Deck 17 Flashcards Preview

My English > Deck 17 > Flashcards

Flashcards in Deck 17 Deck (100):
1

to subsume

include or absorb (something) in something else

- 'Most of these phenomena can be subsumed under two broad categories.'

2

a maître d'
maître d's (pl.)

the person in charge of a restaurant or of the people who bring food to your table in a restaurant
- 'a maître d'hôtel'

3

an incentive

something that encourages a person to do something

- 'Bonus payments provide an incentive to work harder.'

4

obscene

morally wrong, offensive, rude, or shocking, usually because of being too obviously related to sex or showing sex
* obscenity

5

to usher

to show someone where they should go, or to make someone go where you want them to go

- 'She ushered us into her office and offered us coffee.'

6

to shriek

to utter a high-pitched piercing sound or words, especially as an expression of terror, pain, or excitement.

7

to utter

to say something or to make a sound with your voice

- 'She sat through the whole meeting without uttering a word.'

8

to walk out on sb

to suddenly leave your husband, wife, or partner and end your relationship with them

9

sopping

extremely wet

- 'You're sopping wet - go and get changed.'

10

a significant other

A person with whom someone has an established romantic or sexual relationship

11

to suck it up

to cope with something unpleasant without complaining

12

to call it quits

to stop doing something

13

to give/hand sth to sb on a (silver) platter

to allow someone to get something very easily, without having to work for it

14

to grow on someone

to become increasingly liked or enjoyed by someone

- 'The new house slowly began to grow on her.'

15

arm candy [U]

a very attractive person taken by another person to a social event in order to impress other people

16

tad

a little, slightly

- 'The fish was OK, but the chips were a tad greasy.'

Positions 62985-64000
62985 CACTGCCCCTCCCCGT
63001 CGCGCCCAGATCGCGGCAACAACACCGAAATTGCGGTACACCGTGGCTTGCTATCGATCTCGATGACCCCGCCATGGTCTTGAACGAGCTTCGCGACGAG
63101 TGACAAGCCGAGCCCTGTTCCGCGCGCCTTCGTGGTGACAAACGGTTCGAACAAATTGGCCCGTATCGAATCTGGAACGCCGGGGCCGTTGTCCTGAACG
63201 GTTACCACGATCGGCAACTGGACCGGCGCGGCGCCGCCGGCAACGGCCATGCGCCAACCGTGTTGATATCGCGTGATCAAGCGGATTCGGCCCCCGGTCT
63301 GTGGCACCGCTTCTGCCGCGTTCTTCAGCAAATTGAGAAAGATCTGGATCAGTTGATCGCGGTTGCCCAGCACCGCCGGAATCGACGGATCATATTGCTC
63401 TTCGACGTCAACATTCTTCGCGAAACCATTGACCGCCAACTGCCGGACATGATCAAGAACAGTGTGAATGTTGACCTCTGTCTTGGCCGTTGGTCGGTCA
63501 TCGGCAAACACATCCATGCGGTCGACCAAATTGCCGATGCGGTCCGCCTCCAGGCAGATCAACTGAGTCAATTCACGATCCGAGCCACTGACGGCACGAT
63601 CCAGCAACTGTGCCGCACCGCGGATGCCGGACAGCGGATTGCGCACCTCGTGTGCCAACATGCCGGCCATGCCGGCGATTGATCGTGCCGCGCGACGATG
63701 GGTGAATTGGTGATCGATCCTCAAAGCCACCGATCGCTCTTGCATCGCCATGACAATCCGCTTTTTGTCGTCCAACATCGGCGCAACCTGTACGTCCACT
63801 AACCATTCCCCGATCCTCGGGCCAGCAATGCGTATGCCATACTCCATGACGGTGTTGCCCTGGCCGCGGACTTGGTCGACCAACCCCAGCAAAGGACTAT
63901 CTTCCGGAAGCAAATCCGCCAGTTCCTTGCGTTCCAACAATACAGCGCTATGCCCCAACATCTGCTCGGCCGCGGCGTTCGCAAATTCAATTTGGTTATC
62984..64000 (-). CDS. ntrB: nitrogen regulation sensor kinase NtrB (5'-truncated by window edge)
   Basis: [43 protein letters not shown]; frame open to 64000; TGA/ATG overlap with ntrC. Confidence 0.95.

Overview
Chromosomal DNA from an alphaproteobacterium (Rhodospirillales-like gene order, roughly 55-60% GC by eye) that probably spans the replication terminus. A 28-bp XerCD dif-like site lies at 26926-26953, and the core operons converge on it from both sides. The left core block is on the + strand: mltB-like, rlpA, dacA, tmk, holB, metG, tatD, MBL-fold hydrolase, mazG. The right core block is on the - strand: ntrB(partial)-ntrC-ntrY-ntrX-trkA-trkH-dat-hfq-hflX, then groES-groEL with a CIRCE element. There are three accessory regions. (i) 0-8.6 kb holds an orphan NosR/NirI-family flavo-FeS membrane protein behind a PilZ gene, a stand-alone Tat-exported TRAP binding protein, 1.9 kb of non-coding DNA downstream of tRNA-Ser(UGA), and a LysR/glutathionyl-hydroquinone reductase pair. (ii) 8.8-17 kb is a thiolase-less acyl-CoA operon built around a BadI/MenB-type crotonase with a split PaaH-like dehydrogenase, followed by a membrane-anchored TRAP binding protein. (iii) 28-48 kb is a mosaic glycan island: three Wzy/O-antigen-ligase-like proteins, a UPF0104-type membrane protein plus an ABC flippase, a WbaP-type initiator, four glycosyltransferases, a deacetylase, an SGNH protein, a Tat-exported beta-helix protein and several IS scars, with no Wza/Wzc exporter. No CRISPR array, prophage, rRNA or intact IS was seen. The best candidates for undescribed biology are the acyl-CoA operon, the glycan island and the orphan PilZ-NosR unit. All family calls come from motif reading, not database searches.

17

to hit the sauce/bottle

to drink alcohol, especially rapidly and to excess; booze

18

AWOL

Absent Without Official Leave

19

a faculty

a special ability to do a particular thing

- 'She has a faculty for inspiring confidence in people.'

20

to step up to the plate

to take action when something needs to be done, even though this is difficult

- 'In this crisis we all need to step up to the plate and make a difference.'

21

to walk on eggs/eggshells

If you are walking on eggs/eggshells, you are being very careful not to offend someone or do anything wrong

- 'I feel like I walk on eggshells around you.'

22

bogus

false, not real, or not legal

- 'She produced some bogus documents to support her application.'

23

a bouncer

someone whose job is to stand outside a bar, party, etc. and either stop people who cause trouble from coming in or force them to leave

24

a bystander

a person who is standing near and watching something that is happening but is not taking part in it

25

from scratch

from the beginning

26

to bail on someone

to break a date with someone; stand someone up

27

in good/high spirits

happy, cheerful

28

to get your head out of your ass

to stop being so consumed with yourself, and your own well being /=ogarnąć się

29

to gussy sb/sth up

to make someone or something look more attractive or impressive

- 'She was all gussied up in a designer dress.'

30

balmy

(of weather) pleasantly warm

31

a butterball

a chubby or fat person